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The Mournful Twang of Lesbian Banjos

I am at heart a homebody, and never more content than when lolling around the domicile with a cool and refreshing tipple in the company of a cat, though I generally like one in better condition than Mrs. Stellington, the last feline with whom I kept company. One-eyed , three-legged, kink-tailed, and almost certainly brain damaged, she nonetheless fulfilled most of the baseline housecat requirements, like lap­warming and striking various cattish poses around the pad. I'm sure a cat of her age and limitations would have preferred to occupy her declining years stretched to the utmost and bathed in sunbeams, but when you live amongst the redwoods in Albion ol' Sol does not exactly assert himself as confidently as in your more expansive and less fogbound climes. It must be quite dispiriting for the sun to ship its radiance all that way, only to be stymied at the very end by canopy and cloud cover.

So, she appropriated such small oases of warmth and light as she was able to commandeer there in our little shady, unheated nook, generally appliance-, fireplace-, and lap-deprived. When the weather was fine, or what passed for fine in those parts, she could be found outdoors in the company of a horse. The horse belonged to a neighbor who neither rode it nor put it to work, the usual equine occupations, but kept it as a pet. A very large pet whose size and scant capacity for affection hardly justified the space and expense required to keep it. But as they say, it takes all kinds, and you will find a significant portion of those kinds down Albion way.

The horse was permitted free-range access and could often be found in our yard grazing on what was apparently very toothsome vegetation. I landscaped strictly on the laissez-faire model and the yard was as nature intended, therefore attractive to the species. Mrs. Stellington got on famously with her, sheltering 'neath her low-hanging belly as she grazed and absorbing the digestively generated radiance as my foliage was rendered into fertilizer. This simple and vivid object lesson in the circle of life I found pleasing for its symmetry and condoned the beast's visits, so long as she didn't step on the cat.

Notwithstanding my innate domesticity and feline affinity, there are times — altogether too often, really — when the blood of my Ottoman and Visigoth ancestors rallies 'round, boiling up out of my spleen in a fiery stramash of thundering hooves and rattling sabers and usually a precedent to some fundamental change in the status quo, and I must go marauding, or at least exploring. The walls close in, the videos cease to entertain, the cat becomes a scrofulous pest, the very tipple so crucial to domestic fulfillment becomes as ashes in my mouth, and there's nothing for it but to strap on my sword and buckler, so to speak, and venture forth into the big wide and see just what variety and degree of trouble I can get myself mixed up in.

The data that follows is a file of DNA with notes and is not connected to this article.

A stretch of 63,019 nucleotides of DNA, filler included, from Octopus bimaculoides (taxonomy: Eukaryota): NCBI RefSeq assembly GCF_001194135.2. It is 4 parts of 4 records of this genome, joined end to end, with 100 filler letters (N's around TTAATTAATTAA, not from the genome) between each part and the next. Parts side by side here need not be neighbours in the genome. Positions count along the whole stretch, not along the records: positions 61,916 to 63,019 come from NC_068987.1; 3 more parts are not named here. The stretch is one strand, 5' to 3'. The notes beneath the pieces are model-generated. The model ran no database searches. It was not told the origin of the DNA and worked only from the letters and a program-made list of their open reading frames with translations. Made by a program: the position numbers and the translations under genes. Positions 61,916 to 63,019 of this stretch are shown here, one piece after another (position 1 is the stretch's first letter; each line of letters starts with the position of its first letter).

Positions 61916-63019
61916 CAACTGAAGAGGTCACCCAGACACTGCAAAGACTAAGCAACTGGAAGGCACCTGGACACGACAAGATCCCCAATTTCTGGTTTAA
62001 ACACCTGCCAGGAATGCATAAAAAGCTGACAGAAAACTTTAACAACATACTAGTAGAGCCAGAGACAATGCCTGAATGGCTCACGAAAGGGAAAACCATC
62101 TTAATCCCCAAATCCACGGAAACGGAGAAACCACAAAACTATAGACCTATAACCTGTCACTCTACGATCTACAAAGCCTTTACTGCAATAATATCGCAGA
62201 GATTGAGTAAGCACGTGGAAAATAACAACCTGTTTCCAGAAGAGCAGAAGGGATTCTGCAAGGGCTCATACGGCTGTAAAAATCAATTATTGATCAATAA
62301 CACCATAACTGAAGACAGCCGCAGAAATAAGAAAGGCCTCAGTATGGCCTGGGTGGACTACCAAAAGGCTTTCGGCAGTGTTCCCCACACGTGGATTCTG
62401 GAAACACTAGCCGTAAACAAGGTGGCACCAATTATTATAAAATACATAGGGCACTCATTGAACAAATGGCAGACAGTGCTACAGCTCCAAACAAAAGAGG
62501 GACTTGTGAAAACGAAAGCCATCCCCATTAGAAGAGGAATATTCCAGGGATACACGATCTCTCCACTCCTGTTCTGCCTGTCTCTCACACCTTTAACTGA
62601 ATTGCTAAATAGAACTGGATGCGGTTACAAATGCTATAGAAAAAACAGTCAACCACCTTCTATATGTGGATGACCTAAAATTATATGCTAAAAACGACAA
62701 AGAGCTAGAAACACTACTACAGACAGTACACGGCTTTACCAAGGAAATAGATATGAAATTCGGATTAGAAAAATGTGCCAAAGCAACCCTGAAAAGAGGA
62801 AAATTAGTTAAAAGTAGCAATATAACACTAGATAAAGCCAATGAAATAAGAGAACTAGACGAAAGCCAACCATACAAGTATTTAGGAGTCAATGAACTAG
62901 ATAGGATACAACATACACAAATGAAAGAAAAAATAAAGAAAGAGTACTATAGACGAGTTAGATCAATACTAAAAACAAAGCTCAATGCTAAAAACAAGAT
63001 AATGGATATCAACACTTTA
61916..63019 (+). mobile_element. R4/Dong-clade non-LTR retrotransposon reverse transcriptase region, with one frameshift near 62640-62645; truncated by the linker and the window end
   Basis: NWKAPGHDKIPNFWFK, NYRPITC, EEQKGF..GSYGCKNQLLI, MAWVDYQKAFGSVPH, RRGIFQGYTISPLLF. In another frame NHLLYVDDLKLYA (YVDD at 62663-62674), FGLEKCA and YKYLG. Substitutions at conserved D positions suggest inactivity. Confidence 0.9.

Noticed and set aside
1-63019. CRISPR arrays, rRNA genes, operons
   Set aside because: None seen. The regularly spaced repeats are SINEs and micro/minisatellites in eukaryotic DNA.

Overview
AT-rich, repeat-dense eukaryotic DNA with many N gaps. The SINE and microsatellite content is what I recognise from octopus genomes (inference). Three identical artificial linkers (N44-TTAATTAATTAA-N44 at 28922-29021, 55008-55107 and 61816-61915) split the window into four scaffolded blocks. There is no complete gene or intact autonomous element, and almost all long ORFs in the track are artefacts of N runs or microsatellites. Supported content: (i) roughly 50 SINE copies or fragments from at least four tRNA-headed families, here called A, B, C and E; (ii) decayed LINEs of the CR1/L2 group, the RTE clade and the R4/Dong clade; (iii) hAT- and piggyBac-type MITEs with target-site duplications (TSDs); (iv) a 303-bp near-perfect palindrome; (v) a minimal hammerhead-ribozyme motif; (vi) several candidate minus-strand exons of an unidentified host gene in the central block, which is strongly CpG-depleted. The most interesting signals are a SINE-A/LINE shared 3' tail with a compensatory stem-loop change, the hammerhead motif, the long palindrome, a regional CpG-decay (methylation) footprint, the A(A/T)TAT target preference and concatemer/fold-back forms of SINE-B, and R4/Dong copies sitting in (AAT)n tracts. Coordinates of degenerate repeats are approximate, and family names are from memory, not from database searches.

Spoiler alert: it's usually bad, and a lot.

"Mrs. Stellington!" I roared, causing her to blink up at me irritatedly. "De-lap your mangy self, I go a­ranging."

She tumbled off as I stood and she tottered off to the bedroom in her own good time, pausing once to glare back at me with as much rancor as she could muster with just the one eye. Actually, quite a bit. In fact, the effect may have been enhanced by her deficiency.

What to do? How to obey the dictates of the genetic imperative compelling my corpus? I could go down to the Albion store, but really, the kind of adventure commencing from that locale tended to the commonplace, in my experience. I needed more of the unknown and that meant heading off into untrammeled waste, that is, the pygmy forest.

Out the back I went with no more preparation than a deep girding draught of atmosphere, and after ten minutes of walking, I found myself in another world entirely. It was silent, utterly so. Not that Albion proper is such a hullaballoo or anything, but there are noises if you listen; a couple with a snootful of Kessler, airing their differences alfresco in the wee hours, unregistered rattletraps piloted by stoned teenagers bombing up the ridge, the mournful twang of lesbian banjos. Lesbian-played banjos, more specifically — banjos are neither sexed nor sexual, but anyway, there was none of that mess out there in the forest. Stop moving and cock an ear, and you might imagine hearing the low rustlings of grubs and earthworms down there busily mucking about in the humus. Times like those, you see what the poets are getting at when they play at comparing forests and cathedrals — all that silence and grandeur.